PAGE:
Novel method produces highest-ever signals for human embryonic stem cell detection

Novel method produces highest-ever signals for human embryonic stem cell detection
Top left panel. Image of H9 cells with 2D-MoS2 sheets stained for different materials. Top right panel. Transmission electron microscopy (TEM) image of the 2D-MoS2 sheets embedded in the membrane of the H9 cells. Bottom left panel. Snapshot of the lipid membrane gathering below the MoS2 sheet. Bottom right panel. Illustration of stem cell-sensor technology. Credit: SUTD

A new method developed by researchers at Singapore University of Technology and Design (SUTD) can potentially ensure patient safety for future stem cell-based therapies by enhancing native stem cell bioelectric signals.

Reliable methods to monitor and validate are required to advance and ensure . Electrical-based detection (EBD) methods are non-invasive and can be used to detect stem cell pluripotency in real-time, and avoid the cost and cell-damaging issues caused by traditional detection methods. However, past EBD methods have produced low current signals, preventing commercialisation.

SUTD researchers Ph.D. candidate Sophia Chan and Dr. Desmond Loke, together with colleagues from Nanyang Technological University (NTU) and the Agency for Science, Technology and Research (A*STAR) have developed a method to achieve ultra-high bioelectric signals from human (hESCs).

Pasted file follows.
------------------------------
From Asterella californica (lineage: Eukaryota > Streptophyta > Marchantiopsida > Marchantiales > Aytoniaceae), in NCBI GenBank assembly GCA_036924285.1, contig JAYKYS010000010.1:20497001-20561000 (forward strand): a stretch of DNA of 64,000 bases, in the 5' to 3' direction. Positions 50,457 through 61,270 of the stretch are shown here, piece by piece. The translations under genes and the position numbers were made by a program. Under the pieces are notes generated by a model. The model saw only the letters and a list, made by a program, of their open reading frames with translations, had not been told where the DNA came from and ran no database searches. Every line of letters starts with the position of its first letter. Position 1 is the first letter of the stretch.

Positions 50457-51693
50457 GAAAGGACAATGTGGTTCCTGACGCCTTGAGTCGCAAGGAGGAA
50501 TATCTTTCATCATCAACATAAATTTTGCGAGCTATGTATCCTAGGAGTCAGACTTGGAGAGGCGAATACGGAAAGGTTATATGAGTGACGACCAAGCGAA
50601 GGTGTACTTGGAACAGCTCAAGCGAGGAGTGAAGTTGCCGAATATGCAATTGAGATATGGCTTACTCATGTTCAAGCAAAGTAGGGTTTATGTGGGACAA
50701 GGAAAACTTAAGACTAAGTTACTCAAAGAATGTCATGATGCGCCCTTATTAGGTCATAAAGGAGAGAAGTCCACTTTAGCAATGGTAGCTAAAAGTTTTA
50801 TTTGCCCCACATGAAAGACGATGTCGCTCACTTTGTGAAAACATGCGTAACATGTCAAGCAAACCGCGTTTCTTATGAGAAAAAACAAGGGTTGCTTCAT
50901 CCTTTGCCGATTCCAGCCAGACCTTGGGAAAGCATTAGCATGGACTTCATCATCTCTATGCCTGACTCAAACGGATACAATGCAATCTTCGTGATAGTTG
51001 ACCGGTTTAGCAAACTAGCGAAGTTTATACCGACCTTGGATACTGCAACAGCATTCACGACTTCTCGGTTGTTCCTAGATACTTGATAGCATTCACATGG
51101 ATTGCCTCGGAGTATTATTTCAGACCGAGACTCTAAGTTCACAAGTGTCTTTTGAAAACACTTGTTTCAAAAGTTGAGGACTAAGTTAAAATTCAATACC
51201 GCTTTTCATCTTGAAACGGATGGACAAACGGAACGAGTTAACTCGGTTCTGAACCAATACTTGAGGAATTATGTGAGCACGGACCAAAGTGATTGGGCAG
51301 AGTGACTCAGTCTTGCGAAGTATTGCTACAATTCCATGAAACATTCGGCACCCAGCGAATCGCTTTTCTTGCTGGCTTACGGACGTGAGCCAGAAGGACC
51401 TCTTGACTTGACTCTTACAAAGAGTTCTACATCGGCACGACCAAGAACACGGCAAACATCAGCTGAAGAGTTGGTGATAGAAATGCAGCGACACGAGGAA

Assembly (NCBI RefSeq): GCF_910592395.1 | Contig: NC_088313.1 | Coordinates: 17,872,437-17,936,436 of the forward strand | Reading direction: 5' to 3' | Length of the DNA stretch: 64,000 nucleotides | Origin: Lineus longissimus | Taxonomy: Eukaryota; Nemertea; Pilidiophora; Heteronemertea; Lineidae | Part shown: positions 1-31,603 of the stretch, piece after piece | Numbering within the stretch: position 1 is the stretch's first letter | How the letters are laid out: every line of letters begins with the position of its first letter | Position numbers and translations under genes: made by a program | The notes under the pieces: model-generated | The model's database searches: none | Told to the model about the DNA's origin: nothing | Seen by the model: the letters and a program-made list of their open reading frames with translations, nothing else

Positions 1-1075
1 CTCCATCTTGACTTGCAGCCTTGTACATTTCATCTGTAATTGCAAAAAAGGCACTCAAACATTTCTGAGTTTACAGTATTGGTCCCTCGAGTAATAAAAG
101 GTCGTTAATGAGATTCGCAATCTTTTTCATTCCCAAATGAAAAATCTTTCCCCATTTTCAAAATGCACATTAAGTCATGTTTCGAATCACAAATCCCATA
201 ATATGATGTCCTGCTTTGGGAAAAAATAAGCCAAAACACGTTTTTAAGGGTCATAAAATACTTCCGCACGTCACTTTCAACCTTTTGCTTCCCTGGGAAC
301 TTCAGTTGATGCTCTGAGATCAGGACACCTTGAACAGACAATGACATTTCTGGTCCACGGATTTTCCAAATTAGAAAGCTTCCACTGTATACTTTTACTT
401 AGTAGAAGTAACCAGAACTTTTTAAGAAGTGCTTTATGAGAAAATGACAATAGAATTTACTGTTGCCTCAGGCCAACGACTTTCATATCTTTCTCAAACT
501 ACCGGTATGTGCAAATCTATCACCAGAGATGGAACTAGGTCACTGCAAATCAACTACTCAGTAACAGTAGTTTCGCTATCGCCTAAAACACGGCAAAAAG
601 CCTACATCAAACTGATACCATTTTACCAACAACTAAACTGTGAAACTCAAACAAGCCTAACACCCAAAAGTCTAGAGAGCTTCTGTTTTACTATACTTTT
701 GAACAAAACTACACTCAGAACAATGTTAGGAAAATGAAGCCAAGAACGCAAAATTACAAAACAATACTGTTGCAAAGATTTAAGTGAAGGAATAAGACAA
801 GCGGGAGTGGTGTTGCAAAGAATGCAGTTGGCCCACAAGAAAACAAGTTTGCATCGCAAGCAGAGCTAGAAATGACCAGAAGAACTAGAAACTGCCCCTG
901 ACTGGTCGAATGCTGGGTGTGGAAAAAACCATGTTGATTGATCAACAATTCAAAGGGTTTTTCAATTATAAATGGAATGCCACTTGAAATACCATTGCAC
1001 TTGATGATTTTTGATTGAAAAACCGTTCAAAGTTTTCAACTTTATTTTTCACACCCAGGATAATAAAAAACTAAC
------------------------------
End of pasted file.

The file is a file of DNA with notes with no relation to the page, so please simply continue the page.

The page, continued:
Recently published in ACS Applied Bio Materials, the research team achieved a 1.828 mA cell signal using direct current-voltage measurements and two-dimensional molybdenum disulphide sheets. This is two-orders of magnitude higher than previous EBD methods.

"Stem cells are promising starting materials for currently untreated and life-threatening diseases. However, they are limited by readily available methods to ensure therapeutic safety. Our method is able to enhance native stem cell signals feasible for commercialisation to ensure therapeutic safety." says Chan.

The researchers also demonstrate that the 2-D-MoSĀ¬2 sheets enhanced bioelectric signals without affecting the native characteristics of the . From molecular dynamics (MD) simulations, the group deduced that the increased current flow was a result of the spontaneous interactions formed between the sheets and the cells.

More information: Sophia S. Y. Chan et al, Ultra-High Signal Detection of Human Embryonic Stem Cells Driven by Two-Dimensional Materials, ACS Applied Bio Materials (2018). DOI: 10.1021/acsabm.8b00085

Citation: Novel method produces highest-ever signals for human embryonic stem cell detection (2018, September 26) retrieved 20 April 2024 from
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